Versace and Diadora ban kangaroo leather. It is not real sustainability though

Il no al canguro di Versace e Diadora non è vera sostenibilità

Diadora did it at the end of October 2019. Versace do it now likewise. Both brands, specialized in sportswear and luxury respectively, say together no to kangaroo, therefore banning its leather from their future collections. LAV (Lega Anti Vivisezione, anti-vivisection association) urged them to do it. For the records, the same association aims at something more. More specifically, they aim at a global boycott of the material, along with an international trade ban, in order to “rescue this animal, which is the symbol of Australia” and prevent kangaroos from endangering, so they say. All of them are wrong: saying no to kangaroo leather is not real sustainability. Quite the opposite, the use of its skin is a perfect example of circular economy.

That is the way things are

To begin with, we have to make one thing clear. There are over 40 kangaroo species, but only four of them are subject to killing: Western Grey Kangaroo, Eastern Grey Kangaroo, Common Wallaroo and Red Kangaroo. Obviously, none of these species is currently in danger of extinction. Quite the opposite actually. In fact, Australia’s government has been strictly regulating, for decades, kangaroo hunting, for conservationism purposes and balancing wildlife biodiversity. They closely monitor and assess, on a regular and ongoing basis, the number of these animals: according to some data, provided by the Department of Environment, in 2018, over 42 million kangaroos were living in the “harvest zones”.

What do they mean by commercial?

In Australia, a law that dates back to 1999 regulates kangaroo harvest for commercial purposes (namely, the Environment Protection and Biodiversity Conservation Act). Likewise, during the harvest stages, the industry operators must comply, in terms of best practice, with the National Code of Practice for the Humane Shooting of Kangaroos for Commercial Purposes. The Natural Resource Management Ministerial Council, which works hand in hand with Australia’s government, has built up such best practice code. Scientists, legislators and animal welfare groups actively took part in the initiative.

Scientific regulations

Speaking about science-based decisions, every year Aussie government, by order of an independent panel composed of scientists, wildlife supporters and animal-rights activists, establishes the number of kangaroos that can be killed in a few delimited hunting areas. The annual share accounts for about 15% of the total population, but actual killing is lower than two thirds of the share itself (we are talking about 3 to 4 million kangaroos then). On top of that, authorities often conduct an audit of the modus operandi of all industry players. They also tag each single animal unit: that will enable leather traceability.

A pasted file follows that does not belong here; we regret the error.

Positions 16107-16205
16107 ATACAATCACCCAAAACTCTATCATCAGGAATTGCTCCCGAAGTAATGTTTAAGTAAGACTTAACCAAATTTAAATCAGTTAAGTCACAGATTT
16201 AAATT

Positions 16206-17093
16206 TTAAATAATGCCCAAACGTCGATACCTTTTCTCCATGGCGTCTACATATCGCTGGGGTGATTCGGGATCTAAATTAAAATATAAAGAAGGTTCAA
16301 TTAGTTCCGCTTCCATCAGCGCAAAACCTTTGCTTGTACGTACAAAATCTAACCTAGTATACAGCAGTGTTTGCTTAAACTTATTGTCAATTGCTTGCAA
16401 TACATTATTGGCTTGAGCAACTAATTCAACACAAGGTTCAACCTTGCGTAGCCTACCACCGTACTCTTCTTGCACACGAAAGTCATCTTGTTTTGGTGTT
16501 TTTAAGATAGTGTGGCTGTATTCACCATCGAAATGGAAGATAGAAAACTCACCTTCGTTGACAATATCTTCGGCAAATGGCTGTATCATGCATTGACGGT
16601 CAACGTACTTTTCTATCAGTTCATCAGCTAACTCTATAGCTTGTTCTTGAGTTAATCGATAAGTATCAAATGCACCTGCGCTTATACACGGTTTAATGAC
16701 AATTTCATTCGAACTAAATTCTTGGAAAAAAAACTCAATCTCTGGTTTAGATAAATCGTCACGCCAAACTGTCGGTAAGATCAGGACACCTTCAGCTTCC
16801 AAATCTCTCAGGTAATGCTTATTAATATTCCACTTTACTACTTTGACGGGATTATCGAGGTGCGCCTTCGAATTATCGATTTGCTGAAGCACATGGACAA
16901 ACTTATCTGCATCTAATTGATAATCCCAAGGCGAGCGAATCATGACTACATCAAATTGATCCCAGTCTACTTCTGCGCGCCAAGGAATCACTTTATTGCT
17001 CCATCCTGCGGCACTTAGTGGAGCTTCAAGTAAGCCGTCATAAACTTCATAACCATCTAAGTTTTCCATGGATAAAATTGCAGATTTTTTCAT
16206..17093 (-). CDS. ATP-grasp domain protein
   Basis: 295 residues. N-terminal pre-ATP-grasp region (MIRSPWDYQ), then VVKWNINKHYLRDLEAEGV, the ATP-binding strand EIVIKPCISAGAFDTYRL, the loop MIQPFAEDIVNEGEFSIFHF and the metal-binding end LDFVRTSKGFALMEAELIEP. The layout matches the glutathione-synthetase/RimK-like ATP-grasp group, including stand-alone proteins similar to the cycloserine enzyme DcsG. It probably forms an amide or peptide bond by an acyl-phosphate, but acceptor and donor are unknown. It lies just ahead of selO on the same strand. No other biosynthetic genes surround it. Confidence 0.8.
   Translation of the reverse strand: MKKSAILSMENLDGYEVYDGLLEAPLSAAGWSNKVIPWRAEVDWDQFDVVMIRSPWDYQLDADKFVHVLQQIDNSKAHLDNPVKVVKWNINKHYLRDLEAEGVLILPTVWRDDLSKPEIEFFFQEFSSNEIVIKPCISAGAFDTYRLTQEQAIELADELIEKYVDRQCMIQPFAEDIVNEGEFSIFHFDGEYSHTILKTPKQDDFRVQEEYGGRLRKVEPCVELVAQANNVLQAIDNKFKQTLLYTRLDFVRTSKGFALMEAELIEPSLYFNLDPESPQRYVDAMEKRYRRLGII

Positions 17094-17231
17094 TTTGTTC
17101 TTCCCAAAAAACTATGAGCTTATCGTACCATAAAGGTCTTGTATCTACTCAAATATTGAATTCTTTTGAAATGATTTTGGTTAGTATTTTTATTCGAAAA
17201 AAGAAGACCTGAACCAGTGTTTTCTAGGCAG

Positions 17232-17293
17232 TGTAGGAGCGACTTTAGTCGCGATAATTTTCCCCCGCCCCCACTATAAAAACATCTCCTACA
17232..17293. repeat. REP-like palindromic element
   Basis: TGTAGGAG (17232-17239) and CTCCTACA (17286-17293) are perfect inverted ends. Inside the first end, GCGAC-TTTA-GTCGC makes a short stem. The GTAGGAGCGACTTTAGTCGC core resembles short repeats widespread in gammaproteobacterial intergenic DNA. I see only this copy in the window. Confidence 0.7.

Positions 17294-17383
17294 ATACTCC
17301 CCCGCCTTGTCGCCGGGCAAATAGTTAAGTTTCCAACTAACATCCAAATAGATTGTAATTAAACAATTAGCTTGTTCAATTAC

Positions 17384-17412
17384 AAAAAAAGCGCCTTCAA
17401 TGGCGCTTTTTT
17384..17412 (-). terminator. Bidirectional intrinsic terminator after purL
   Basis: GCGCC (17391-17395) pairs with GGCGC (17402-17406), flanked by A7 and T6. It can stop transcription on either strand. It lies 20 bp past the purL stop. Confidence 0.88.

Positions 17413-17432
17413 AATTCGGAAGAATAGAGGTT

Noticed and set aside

What is the point?

LAV animal-rights activists believe that boycotting kangaroo leather, in the fashion industry, may prove to be “a symbolic act and, at the same time, a very tangible action to foster kangaroo rescue”. They are wrong though. Likewise, Diadora and Versace have made a wrong choice while giving credence to them. As we said, the primary reason why kangaroos undergo a selective killing is the conservation of biodiversity: in fact, if the above-mentioned species proliferated out of control, they would put the ecosystem at risk. In addition, we have to take into consideration one more thing: when it comes to commercial purposes, they primarily take advantage of kangaroos’ meat. That is the first product: leather, traced since the very first beginning, comes after. Therefore, the tanning process exclusively serves, as usual, circularity: it recycles some scraps. Full stop.

Side effects

If they successfully achieved a campaign to boycott kangaroo leather, on a worldwide scale, they would not help marsupials anyway. In fact, despite promoters’ intentions, such intervention would actually disrupt Australia’s selective hunting system, set by authorities upon science-based decisions. At this point, the only alternative option would be rather detrimental, as hunting would not comply with any regulation and farmers would safeguard their own properties by shooting kangaroos, which can be infesting at times. Not a big support for kangaroos, including all of their species.

Picture taken from Wikipedia

 

 

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